How are your animal muses doing these days?  I sincerely hope all is well.

Caturday Quickies

Caturday Quickies: A nod to tragedy

Unless you are completely divorced from all forms of communication (and if you’re here, you obviously aren’t) then you know about the tumultuous events of this week in Boston, Massachusetts and West, Texas.

Skyline of Boston. Picture was taken from a wh...

Skyline of Boston. Picture was taken from a whale watching ferry that left from the aquarium dock. It is the Eastern side of the Boston peninsula. (Photo credit: Wikipedia)

Every newscast was focused with laser-like intensity on these two communities this week, hanging on every bit of news, legitimate and otherwise.  Twitter was alive with blow-by-blow descriptions of what was being reported during the man-hunt for and capture of the second of the two Marathon Bombers.

I’m not going to repeat any of that.  It’s not my story to tell.  The news channels are still recapping everything and coming out with additional facts (at last) as they become available in any case.

I know no one who lives in either Boston or West.  I’ve never visited either city.  I have no ties to either.  If it hadn’t dominated network and radio news and social media, I probably wouldn’t have a clue what happened in either place this past week.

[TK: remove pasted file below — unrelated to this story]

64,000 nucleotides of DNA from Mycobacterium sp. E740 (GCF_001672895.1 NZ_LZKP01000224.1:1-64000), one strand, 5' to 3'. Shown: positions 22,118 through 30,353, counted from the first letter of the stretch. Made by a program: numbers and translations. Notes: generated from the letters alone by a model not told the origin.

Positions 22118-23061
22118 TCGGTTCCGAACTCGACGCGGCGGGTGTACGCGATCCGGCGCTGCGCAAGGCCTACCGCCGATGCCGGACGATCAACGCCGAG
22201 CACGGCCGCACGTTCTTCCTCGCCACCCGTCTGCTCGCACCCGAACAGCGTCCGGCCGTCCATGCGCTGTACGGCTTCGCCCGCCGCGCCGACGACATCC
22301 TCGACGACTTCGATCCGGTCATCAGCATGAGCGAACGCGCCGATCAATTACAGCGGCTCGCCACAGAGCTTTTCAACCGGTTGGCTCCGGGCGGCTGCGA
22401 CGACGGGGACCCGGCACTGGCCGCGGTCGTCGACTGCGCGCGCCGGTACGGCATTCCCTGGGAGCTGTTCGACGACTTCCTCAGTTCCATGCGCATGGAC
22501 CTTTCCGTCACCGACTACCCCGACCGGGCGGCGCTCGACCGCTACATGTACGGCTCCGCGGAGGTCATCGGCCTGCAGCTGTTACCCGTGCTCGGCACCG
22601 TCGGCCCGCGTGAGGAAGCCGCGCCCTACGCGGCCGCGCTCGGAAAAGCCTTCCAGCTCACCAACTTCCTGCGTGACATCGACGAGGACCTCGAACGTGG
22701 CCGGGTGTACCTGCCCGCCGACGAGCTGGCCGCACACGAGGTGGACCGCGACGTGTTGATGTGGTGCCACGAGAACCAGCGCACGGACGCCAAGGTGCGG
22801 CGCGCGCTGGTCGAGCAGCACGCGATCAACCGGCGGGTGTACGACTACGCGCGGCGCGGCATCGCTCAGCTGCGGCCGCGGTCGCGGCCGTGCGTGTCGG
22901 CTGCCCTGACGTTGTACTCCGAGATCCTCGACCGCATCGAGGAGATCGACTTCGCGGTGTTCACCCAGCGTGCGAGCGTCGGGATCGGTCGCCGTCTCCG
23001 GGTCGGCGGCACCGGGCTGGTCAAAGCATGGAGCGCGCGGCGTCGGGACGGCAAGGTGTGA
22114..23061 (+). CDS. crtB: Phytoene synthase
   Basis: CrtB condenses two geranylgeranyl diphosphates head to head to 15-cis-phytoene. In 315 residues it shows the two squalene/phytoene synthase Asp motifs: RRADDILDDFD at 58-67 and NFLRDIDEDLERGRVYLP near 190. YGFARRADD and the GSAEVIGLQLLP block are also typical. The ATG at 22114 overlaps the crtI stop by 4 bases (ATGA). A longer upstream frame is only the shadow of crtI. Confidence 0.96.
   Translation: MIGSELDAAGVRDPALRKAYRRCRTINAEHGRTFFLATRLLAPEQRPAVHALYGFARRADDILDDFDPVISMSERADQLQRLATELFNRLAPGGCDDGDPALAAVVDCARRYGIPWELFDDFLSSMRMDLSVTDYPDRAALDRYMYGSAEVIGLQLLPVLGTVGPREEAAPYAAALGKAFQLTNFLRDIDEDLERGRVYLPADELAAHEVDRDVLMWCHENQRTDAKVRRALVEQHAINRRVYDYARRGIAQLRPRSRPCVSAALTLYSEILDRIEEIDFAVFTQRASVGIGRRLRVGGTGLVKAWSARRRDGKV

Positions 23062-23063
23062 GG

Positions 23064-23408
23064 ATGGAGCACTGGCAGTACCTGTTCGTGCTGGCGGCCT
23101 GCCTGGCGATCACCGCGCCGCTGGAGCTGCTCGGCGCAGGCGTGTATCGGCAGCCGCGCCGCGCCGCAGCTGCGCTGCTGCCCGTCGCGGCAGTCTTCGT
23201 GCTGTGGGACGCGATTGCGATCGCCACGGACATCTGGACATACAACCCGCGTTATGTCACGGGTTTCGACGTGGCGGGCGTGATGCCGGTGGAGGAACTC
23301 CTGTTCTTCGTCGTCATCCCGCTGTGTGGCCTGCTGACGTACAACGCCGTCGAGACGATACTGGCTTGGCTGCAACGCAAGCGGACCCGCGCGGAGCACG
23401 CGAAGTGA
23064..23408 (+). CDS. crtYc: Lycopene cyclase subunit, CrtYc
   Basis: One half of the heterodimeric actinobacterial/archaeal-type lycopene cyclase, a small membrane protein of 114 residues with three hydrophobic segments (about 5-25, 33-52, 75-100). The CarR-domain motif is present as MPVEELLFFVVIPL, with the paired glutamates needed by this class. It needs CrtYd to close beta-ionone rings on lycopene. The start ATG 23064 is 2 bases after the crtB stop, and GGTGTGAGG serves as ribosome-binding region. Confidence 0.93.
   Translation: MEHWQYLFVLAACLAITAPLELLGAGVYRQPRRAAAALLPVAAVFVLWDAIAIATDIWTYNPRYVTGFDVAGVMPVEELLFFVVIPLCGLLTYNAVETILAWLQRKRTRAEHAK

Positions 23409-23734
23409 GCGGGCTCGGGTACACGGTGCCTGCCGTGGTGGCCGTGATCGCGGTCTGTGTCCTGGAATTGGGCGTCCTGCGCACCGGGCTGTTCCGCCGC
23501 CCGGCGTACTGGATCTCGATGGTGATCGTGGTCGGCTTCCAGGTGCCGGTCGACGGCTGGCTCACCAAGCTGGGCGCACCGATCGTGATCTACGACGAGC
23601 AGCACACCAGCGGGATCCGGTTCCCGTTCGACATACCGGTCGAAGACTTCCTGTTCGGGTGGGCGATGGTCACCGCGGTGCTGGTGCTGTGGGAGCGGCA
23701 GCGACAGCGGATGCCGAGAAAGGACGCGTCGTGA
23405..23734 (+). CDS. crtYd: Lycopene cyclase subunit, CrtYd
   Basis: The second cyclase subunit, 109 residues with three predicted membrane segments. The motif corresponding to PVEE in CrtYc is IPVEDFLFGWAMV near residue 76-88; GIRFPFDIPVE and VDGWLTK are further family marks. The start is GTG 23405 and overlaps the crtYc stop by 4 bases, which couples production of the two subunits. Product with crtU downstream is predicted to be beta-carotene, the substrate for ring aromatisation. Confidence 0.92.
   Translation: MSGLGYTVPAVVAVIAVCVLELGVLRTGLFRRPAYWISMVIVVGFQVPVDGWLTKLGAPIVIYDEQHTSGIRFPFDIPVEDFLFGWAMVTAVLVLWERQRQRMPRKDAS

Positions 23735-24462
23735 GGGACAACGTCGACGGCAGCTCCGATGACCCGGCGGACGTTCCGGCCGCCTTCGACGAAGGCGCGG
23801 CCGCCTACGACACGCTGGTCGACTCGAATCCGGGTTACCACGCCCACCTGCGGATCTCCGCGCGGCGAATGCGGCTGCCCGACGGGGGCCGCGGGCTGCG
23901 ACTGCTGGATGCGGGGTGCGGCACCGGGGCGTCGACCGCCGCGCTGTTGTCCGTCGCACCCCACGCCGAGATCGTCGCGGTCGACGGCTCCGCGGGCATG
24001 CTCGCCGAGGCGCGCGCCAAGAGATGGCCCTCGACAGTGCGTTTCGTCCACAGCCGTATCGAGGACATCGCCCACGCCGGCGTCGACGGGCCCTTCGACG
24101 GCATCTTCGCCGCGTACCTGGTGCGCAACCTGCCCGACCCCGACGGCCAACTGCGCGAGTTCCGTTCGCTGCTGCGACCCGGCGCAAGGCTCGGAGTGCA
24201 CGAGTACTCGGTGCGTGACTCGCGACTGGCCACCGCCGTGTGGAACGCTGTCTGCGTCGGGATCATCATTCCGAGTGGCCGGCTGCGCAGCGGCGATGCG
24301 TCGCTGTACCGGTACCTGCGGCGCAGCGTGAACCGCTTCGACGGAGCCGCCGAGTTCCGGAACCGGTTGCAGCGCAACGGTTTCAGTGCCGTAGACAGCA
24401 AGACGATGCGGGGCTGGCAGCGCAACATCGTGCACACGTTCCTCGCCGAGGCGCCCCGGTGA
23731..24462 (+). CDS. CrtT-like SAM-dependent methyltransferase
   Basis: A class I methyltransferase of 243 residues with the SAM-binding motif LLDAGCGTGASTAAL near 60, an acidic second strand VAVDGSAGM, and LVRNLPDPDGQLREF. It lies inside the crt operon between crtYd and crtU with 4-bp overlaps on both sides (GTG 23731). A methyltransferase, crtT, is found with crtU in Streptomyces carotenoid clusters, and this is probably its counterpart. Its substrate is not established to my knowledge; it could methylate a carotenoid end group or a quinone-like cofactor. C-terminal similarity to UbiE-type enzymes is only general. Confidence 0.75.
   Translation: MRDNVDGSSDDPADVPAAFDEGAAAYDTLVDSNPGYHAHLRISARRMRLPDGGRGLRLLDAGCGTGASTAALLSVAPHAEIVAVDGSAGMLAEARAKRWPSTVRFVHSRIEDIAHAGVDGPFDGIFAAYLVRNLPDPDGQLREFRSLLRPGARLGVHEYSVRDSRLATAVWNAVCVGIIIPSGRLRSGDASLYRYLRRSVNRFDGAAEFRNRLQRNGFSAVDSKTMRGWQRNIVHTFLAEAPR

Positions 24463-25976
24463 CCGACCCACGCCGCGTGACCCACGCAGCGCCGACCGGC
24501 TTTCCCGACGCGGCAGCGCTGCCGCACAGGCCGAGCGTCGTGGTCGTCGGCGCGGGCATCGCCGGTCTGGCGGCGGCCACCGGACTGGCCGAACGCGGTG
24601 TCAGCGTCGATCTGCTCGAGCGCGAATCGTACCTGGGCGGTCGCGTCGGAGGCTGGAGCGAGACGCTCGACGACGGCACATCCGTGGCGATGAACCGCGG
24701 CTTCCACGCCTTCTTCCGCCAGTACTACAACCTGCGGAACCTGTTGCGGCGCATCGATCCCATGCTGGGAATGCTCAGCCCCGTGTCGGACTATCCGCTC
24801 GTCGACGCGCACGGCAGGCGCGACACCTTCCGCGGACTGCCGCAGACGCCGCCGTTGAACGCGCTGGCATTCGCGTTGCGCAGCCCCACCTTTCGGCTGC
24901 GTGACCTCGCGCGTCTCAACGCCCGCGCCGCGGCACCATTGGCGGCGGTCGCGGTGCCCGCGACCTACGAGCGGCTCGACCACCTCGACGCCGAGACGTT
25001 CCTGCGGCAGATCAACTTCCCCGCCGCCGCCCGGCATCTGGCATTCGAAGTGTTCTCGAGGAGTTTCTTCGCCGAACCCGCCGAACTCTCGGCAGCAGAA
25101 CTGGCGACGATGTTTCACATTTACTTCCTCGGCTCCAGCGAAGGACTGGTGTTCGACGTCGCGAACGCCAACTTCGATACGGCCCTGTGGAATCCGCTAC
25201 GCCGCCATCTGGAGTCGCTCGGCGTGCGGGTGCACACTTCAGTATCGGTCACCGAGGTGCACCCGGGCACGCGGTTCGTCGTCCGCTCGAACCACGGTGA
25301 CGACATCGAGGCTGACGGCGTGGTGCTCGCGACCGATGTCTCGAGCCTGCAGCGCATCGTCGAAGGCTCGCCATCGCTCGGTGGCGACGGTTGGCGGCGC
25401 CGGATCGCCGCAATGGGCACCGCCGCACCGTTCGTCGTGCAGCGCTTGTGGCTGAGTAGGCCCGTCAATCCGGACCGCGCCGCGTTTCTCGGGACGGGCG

It’s a testament to the global village we now live in that people everywhere know about and feel for the victims of the bombers, and the explosion of the fertilizer plant.

I have felt for, been engaged by, and responded to these tragedies in my own small ways, but I can’t continue to do that.

I’m just posting this by way of letting you know that I am not ignorant, or uncaring, but I also need to move on.  As I post about my own trivialities, try not to think poorly of me.

To the people of Boston and West, to the friends and families of the victims, my heart has gone out to you, but I need it back now.

Please see Heather Button’s wonderful love letter to Boston.

And Bolton Carley says: Convert tragedies into brownies.

Both are thoughtful reactions to what’s happened in the past week.  In the end, the best victory is to continue to live your most authentic life, to find a way laugh, and otherwise let the bombers of the world know that you have not given in.

Caturday Quickies